Tony Seltzer - Hey Tony Music Album Reviews

Tony Seltzer - Hey Tony Music Album Reviews
The first compilation album from the Brooklyn beatmaker is an entertaining ride through the sounds of one of New York’s most underappreciated producers.

The producer compilation album is a rite of passage within rap music. It’s one thing to create instrumental albums that stand on their own or collaborate on a project with a single artist, but the compilation album comes with a different set of requirements. Catering beats to different artists across one project requires sharp balancing skills that not every producer possesses, and great recent examples—like Metro Boomin’s 2018 album Not All Heroes Wear Capes or Black Noi$e’s 2020 effort Oblivion—use several voices and styles to create mosaics grander than the sum of their parts.

Brooklyn-raised producer Tony Seltzer has spent the last few years proving he’s worthy of the mantle. He started making beats for friends as a Meshuggah and J Dilla obsessed 16-year-old, and he spent the next decade establishing himself within New York’s rap underground. Though he’s recently spread his wings on collaborative albums with artists like D.C.’s WiFiGawd and Atlanta tastemaker Key!, he still retains a strong connection to the city that raised him. Hey Tony, named for his eponymous beat tag, is Seltzer’s first attempt at bringing a variety of artists together under his name. It’s an entertaining ride through the sounds of one of New York’s most underappreciated producers.

Seltzer brings a jagged approach to his compilation, purposely avoiding easy flowing transitions. Several tracks bleed into the next but unlike a typical DJ set, not every transition on Hey Tony is seamless. Opening track “Reloaded” featuring Cleveland rapper Zelly Ocho segues into the brooding Lucki-featuring “One Minute,” but the thread is cut before “Wyd,” a showcase for North Carolina rapper Mavi, can begin. This staggered flow splits the project into sections, neatly spacing out the staggering amount of talent across its 14 tracks.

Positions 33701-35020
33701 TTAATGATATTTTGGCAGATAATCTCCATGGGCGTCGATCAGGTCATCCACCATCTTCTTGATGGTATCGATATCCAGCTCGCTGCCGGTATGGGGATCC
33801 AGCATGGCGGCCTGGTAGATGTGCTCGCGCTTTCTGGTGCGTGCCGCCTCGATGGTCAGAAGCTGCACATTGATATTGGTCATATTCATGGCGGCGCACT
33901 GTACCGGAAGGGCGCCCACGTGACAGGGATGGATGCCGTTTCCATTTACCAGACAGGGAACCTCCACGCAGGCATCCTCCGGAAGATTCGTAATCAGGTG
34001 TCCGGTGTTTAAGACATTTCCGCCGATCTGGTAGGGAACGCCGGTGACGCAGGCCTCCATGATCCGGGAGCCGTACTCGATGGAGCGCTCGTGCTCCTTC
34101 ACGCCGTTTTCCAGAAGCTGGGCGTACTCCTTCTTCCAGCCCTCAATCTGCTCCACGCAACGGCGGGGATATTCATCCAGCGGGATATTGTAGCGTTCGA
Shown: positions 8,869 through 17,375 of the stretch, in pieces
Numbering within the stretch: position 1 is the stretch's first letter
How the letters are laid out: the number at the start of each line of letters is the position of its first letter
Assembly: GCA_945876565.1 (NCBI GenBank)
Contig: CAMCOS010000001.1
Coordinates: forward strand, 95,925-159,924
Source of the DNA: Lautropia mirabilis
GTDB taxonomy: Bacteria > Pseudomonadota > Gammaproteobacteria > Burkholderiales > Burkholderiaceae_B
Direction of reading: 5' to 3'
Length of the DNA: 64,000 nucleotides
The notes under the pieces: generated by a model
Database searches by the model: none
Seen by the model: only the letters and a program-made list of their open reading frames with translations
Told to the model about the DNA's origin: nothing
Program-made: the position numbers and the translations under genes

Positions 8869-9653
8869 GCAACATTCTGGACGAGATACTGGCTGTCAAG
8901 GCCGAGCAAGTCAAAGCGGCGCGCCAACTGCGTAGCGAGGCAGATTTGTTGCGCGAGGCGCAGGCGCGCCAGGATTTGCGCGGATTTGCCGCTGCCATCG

Matching the unique nature of his production, Seltzer embraces a diversity of voices on the album, leaving equal room for vocalists and rappers of all stripes. There are regional stars who Seltzer’s worked with before like Key!, Virginia rapper-producer Lil Ugly Mane, and fellow New Yorker Wiki. There are up-and-comers like Mavi, Atlanta firebrand SlimeSito, and Inland Empire firestarter Hook. Formal vocalists like HAWA and Eartheater even get in on the action. Culling so many performers from across genres with different styles is a tall order, but Seltzer allows each one to breathe, utilizing each artist as a disparate building block as opposed to a symbol of his wide-ranging music taste. Seltzer’s beats definitively run the gamut without ever ceasing to be the framework of the piece.

Similar to New Jersey producer GRIMM Doza (who has a co-production credit on “Keep It Low”), Seltzer can adapt his sound to match a particular artist’s sensibilities without having his voice made indistinct. The chirpy synths and warbling drums of “Wyd” and “Dun Dun” gel with the muted thump of “New Drip” and “Keep It Low.” The wailing horn sample at the center of “Whatever” feels like it’s in conversation with the chopped guitar sample fueling “Blood Covered Tiles,” even though they’re split by the relatively sample-free but still raucous “Keep It Low.” I expect nothing less from someone who’s successfully made beats on the fly while sampling from video cassettes.

Though Hey Tony displays his curatorial powers and his sheer range as a producer, the project’s collaborative nature remains its strongest highlight. Seltzer has a sole production credit on only three tracks, giving room for friends and collaborators like A Lau, Capncrunch, and Vinny Fanta to flex their talents. He’s produced for everyone from Princess Nokia and Jay Critch to Ski Mask The Slump God and Rich The Kid, so it’s not exactly surprising that he was able to bring two dozen artists together on this album. Yet the fact that the end product does not run amorphously like a spilled Slurpee is proof that he is as cohesive as he is conceptual. It’s a testament to a vision that’s been eagerly awaiting its just due.
Share on Google Plus

About Wanni Arachchige Udara Madusanka Perera

Hey, I'm Perera! I will try to give you technology reviews(mobile,gadgets,smart watch & other technology things), Automobiles, News and entertainment for built up your knowledge.
Tony Seltzer - Hey Tony Music Album Reviews Tony Seltzer - Hey Tony Music Album Reviews Reviewed by Wanni Arachchige Udara Madusanka Perera on September 28, 2021 Rating: 5


Post a Comment